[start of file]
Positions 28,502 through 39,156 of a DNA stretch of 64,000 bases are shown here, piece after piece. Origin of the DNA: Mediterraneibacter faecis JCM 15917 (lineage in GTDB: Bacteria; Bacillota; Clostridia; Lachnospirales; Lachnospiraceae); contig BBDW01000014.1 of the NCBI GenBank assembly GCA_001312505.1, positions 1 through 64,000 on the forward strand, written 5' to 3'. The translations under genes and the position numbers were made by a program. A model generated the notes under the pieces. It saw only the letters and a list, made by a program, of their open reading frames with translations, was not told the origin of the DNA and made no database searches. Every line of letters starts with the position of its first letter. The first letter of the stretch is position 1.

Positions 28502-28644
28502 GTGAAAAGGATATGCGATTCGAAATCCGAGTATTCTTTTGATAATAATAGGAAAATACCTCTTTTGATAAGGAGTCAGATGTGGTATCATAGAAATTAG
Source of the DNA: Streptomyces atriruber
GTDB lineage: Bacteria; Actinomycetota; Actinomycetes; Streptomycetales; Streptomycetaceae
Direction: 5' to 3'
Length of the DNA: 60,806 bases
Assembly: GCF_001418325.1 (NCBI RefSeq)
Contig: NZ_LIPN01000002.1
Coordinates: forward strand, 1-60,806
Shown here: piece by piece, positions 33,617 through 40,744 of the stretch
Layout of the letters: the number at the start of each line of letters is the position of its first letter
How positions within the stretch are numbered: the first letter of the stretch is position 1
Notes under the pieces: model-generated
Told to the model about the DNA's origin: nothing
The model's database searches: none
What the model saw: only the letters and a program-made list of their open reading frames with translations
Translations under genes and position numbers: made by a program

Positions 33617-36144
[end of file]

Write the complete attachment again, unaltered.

Positions 28,502 through 39,156 of a DNA stretch of 64,000 bases are shown here, piece after piece. Origin of the DNA: Mediterraneibacter faecis JCM 15917 (lineage in GTDB: Bacteria; Bacillota; Clostridia; Lachnospirales; Lachnospiraceae); contig BBDW01000014.1 of the NCBI GenBank assembly GCA_001312505.1, positions 1 through 64,000 on the forward strand, written 5' to 3'. The translations under genes and the position numbers were made by a program. A model generated the notes under the pieces. It saw only the letters and a list, made by a program, of their open reading frames with translations, was not told the origin of the DNA and made no database searches. Every line of letters starts with the position of its first letter. The first letter of the stretch is position 1.

Positions 28502-28644
28502 GTGAAAAGGATATGCGATTCGAAATCCGAGTATTCTTTTGATAATAATAGGAAAATACCTCTTTTGATAAGGAGTCAGATGTGGTATCATAGAAATTAG
Source of the DNA: Streptomyces atriruber
GTDB lineage: Bacteria; Actinomycetota; Actinomycetes; Streptomycetales; Streptomycetaceae
Direction: 5' to 3'
Length of the DNA: 60,806 bases
Assembly: GCF_001418325.1 (NCBI RefSeq)
Contig: NZ_LIPN01000002.1
Coordinates: forward strand, 1-60,806
Shown here: piece by piece, positions 33,617 through 40,744 of the stretch
Layout of the letters: the number at the start of each line of letters is the position of its first letter
How positions within the stretch are numbered: the first letter of the stretch is position 1
Notes under the pieces: model-generated
Told to the model about the DNA's origin: nothing
The model's database searches: none
What the model saw: only the letters and a program-made list of their open reading frames with translations
Translations under genes and position numbers: made by a program

Positions 33617-36144